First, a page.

“Sometimes you see two or three guys in their forties doing a section hike but there aren’t many,” Sunflower says. “There are more old guys like you, but they’re pretty laid back.”
A commentary that leaves me wondering if I’m both old and not laid back, or just old, when Jonas comes down the trail, and hands Sunflower her phone, grinning at me over her shoulder as he accepts a hug.
“A sobo [read southbounder] told me there was some weird angel interviewing hikers and giving away beers,” he says, opening one. “I figured it was you. How was your hike down from the notch?”
“Good.” I say.
And it was good to drop down gently through the trees: spruce, fir, maple, birch, the occasional big pine or runty beech. The late-summer woods still luxuriant and green but damp, despite three days of sun, as if in these shortening days, things will never properly dry out. The stream running loud, moss spreading to all sides of tree trunks, mushrooms in bright uniforms marching through the understory.
Not that I was aware of any of this. When I stopped at the bottom to write some notes on the Mahoosuc Notch Trail, I realized I hadn’t given my natural surroundings the least thought, although I could easily remember them. Which in turn led me to remember that what is most gratifying about getting out in the woods is essentially passive. You don’t get there by just going for it, but by letting it go. An escape not from but into another place, where mushrooms can be seen and unseen, where a change of season sensed like moisture through the skin, and the tinkling stream becomes a sort of white noise moving under the surface, healing without your knowing.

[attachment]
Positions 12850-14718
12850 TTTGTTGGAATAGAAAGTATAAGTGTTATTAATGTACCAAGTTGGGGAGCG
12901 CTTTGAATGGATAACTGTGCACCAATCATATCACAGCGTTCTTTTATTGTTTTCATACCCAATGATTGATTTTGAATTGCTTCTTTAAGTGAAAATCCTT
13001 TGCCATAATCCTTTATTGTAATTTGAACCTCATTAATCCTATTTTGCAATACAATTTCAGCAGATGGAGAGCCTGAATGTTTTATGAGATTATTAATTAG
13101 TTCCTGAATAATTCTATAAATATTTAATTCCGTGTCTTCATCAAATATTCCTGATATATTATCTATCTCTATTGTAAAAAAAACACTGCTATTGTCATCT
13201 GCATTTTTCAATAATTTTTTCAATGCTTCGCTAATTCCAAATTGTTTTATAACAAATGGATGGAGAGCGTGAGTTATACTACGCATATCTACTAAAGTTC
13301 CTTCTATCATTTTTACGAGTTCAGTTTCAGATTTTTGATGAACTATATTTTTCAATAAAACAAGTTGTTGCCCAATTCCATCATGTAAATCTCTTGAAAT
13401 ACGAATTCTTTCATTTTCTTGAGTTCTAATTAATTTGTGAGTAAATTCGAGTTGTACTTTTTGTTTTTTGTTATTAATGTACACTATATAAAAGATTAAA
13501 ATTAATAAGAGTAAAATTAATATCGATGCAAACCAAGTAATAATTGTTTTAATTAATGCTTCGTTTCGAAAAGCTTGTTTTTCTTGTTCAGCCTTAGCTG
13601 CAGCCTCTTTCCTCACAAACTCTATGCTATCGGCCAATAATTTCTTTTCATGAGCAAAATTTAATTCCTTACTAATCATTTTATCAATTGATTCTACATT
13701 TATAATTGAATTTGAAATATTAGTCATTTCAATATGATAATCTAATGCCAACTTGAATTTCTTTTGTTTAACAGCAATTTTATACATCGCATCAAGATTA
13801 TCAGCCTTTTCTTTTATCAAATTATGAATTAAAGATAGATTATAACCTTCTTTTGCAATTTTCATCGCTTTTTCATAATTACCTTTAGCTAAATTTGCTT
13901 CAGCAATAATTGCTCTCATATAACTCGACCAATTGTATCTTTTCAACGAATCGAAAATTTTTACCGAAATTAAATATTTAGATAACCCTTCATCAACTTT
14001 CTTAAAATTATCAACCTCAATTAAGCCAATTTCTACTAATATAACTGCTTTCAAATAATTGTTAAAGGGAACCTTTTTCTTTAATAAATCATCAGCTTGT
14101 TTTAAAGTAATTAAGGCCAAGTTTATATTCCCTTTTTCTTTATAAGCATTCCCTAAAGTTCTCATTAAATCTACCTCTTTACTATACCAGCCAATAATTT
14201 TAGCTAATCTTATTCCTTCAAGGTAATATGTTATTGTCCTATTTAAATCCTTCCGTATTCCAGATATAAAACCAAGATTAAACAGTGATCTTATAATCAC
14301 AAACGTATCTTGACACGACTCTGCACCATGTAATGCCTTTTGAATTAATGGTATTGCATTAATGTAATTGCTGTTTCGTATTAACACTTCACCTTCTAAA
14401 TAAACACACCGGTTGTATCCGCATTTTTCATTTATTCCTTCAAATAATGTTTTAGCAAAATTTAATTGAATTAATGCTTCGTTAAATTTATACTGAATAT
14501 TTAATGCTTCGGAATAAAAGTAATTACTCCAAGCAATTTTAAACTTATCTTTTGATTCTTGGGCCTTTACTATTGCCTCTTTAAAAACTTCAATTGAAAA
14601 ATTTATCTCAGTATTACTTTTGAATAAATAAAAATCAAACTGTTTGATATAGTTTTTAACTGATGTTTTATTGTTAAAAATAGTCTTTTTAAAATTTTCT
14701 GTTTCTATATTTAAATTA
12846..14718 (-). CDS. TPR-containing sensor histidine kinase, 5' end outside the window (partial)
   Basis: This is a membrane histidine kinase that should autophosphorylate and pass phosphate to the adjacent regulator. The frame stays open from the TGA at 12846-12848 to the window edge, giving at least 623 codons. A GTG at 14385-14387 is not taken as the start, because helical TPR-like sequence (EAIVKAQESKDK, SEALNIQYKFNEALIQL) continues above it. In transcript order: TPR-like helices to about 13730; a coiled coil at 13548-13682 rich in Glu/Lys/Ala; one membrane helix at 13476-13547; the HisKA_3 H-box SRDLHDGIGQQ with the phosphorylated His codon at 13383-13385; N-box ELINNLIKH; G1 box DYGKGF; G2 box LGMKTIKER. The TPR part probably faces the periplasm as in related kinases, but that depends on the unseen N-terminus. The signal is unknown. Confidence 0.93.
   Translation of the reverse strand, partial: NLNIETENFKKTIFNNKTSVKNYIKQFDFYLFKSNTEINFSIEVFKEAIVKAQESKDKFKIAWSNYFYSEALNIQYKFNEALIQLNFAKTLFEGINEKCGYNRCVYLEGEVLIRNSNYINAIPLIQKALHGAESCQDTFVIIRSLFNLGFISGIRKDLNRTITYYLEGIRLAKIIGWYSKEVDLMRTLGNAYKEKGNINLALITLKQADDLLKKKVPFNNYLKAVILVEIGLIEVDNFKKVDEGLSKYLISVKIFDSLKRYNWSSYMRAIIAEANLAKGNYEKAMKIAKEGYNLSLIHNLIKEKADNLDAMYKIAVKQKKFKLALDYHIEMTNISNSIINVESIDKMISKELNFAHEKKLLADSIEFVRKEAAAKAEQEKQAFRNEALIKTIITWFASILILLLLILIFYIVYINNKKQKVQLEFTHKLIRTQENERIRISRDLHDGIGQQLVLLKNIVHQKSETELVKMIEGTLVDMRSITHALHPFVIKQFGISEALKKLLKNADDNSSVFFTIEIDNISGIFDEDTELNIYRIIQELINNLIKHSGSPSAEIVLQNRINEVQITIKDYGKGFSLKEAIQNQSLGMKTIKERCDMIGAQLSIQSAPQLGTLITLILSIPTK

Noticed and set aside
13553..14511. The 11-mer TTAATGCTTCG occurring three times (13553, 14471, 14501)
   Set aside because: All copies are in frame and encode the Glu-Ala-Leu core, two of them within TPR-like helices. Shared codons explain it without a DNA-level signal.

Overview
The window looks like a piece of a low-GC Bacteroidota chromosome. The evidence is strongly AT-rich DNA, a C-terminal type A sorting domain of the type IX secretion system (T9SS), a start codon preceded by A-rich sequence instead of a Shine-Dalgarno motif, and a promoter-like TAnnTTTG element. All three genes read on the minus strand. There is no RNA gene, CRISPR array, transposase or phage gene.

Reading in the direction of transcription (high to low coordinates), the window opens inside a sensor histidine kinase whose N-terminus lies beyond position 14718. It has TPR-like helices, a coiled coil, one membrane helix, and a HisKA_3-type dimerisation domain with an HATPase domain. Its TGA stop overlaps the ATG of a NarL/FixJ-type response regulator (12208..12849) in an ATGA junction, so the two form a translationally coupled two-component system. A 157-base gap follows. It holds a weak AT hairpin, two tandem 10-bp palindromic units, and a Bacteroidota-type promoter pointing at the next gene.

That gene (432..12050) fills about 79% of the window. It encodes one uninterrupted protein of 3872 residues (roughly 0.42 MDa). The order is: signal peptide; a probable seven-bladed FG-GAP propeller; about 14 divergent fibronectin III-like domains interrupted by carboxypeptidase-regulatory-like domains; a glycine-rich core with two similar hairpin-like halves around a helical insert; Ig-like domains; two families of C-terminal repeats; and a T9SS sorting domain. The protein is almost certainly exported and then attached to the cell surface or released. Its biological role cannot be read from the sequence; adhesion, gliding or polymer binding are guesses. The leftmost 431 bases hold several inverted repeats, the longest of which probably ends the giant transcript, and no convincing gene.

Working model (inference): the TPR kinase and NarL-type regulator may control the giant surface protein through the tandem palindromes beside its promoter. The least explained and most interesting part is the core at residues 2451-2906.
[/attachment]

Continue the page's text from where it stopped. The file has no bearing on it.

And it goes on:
I suppose a Zen master could manage this enlightenment in a city park, or even in downtown Bangkok—although I can’t imagine how. It takes three days of leg cramps for spiritually challenged guys like me to begin to relax.
At any rate, all down the Mahoosuc Notch Trail, my newfound unconscious tranquility led my conscious mind back forty years, when I was about Jonas’s age and set off on my own five month-long journey. My trail, back in those days, took me across Canada, down to California, and back east across the southwest. I was hitchhiking instead of hiking, but I spent almost every night in a tent, much of it in the winter. For six weeks, I camped on a North Ontario lake and worked on a carpentry crew. We were building housing for uranium miners and their families. My commute was a 3-mile walk through the forest, although it shortened to 2 after the lake froze.